Well-Founded Hope

Peter, an apostle of Jesus Christ,

To those who are elect exiles of the Dispersion in Pontus, Galatia, Cappadocia, Asia, and Bithynia, according to the foreknowledge of God the Father, in the sanctification of the Spirit, for obedience to Jesus Christ and for sprinkling with his blood:

May grace and peace be multiplied to you. – 1 Peter 1:1-2


I’m watching Jesus Christ Superstar as I begin this post. The wild opening overture has just given way to the powerful “Jesus Christ Superstar” theme. Jesus has appeared on stage. Whatever else you might think of Andrew Lloyd Webber, you’ll have to admit he can write evocative music. He expresses some great theology: “For the sake of the nation, this Jesus must die,” for example. But he – sadly – leaves Jesus in the grave at the end of the production. This rock opera was well done as such, but not as a true witness to Jesus Christ whose superstar status is secured now at the right hand of God.

Peter – years after Jesus’ death and resurrection – is holding onto the hope he was given that first Easter morning. He was not as quick to faith as was John (cf. John 20). But he experiences the grace of God for himself when Jesus appeared after the resurrection, asking if Peter loves him, and hearing Jesus’ command, “Feed my sheep” (John 21:15-19). Peter writes as a redeemed apostle (a “sent one”) to those who are elect, yet exiled; scattered away from their home in Jerusalem.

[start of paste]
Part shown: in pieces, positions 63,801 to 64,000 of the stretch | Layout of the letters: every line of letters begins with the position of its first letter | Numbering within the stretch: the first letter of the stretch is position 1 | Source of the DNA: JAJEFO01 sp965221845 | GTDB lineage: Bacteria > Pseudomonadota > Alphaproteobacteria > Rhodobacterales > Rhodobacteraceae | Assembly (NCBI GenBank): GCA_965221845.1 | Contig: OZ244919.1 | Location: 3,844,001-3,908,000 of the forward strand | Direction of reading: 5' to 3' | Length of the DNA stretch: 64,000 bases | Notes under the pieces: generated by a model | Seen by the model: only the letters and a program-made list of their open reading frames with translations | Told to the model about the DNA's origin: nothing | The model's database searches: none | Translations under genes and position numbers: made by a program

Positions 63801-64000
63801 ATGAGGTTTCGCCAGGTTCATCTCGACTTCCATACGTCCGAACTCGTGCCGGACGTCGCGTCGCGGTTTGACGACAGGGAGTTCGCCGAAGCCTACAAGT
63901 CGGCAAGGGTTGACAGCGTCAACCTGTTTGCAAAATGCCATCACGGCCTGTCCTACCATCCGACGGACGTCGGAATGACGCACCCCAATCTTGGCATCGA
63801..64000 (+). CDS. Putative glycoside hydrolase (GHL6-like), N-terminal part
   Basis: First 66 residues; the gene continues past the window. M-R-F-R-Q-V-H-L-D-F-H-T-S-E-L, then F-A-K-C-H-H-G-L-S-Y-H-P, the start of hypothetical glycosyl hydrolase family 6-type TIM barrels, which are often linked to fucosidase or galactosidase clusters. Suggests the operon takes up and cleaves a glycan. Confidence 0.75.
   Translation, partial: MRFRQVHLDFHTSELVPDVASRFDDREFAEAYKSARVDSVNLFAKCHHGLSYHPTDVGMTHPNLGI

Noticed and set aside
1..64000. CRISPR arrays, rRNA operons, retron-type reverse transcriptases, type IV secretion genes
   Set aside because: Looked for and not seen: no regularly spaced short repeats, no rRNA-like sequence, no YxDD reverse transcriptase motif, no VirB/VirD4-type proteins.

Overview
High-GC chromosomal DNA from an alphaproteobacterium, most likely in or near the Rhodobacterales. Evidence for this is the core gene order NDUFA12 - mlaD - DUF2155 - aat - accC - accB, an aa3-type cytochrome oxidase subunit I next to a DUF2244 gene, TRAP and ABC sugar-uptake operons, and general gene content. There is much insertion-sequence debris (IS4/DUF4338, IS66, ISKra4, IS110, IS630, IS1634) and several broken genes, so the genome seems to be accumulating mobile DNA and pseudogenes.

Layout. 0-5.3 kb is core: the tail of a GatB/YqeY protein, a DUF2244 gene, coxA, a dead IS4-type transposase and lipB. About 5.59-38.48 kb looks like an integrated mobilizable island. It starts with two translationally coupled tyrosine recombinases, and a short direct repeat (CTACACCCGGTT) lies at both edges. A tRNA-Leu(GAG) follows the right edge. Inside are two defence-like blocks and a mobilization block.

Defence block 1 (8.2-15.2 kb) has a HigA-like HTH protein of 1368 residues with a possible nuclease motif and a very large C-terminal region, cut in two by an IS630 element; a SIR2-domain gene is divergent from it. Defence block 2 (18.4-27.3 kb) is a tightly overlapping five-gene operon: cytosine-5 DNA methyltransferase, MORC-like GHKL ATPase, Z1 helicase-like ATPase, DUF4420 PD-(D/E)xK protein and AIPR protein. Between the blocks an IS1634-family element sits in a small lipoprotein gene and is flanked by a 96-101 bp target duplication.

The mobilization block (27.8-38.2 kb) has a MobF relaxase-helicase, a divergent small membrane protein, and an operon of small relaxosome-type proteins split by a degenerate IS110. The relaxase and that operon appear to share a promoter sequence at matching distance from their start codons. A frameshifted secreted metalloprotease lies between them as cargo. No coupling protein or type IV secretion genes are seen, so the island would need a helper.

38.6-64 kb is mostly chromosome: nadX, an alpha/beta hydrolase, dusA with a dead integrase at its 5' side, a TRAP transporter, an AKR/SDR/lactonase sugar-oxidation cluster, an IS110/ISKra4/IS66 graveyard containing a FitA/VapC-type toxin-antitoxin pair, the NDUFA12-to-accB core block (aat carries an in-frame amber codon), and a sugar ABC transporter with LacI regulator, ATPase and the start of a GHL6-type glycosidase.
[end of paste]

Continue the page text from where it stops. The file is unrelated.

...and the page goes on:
Their situation was not pleasant, but it was not removed from God’s knowledge, and the grace and peace that comes from faith in him. By the time Peter writes this letter the message of the gospel has been tested by persecution so great that all but the disciples were scattered (cf. Acts 8:1-4). Stephen has been martyred. Saul has raged against the followers of the Way. None of this is to deter these people from receiving God’s grace and embracing his peace.

Whatever our station of life – sated and content, searching and discouraged – God’s grace and peace are the constant blessing of faith and the gift of God founded in Jesus’ resurrection.

1 comment
  1. “Their situation was not pleasant, but it was not removed from God’s knowledge.”

    Just two personal, expanded restatements of your thought above …
    Our situation may not be pleasant but it is known by God and HE cares.

    My situation is not pleasant (I don’t like it and really don’t want it) but trust my God who knows all about it, loves me, and has plans for my best.

    Looking forward to 1 Peter!

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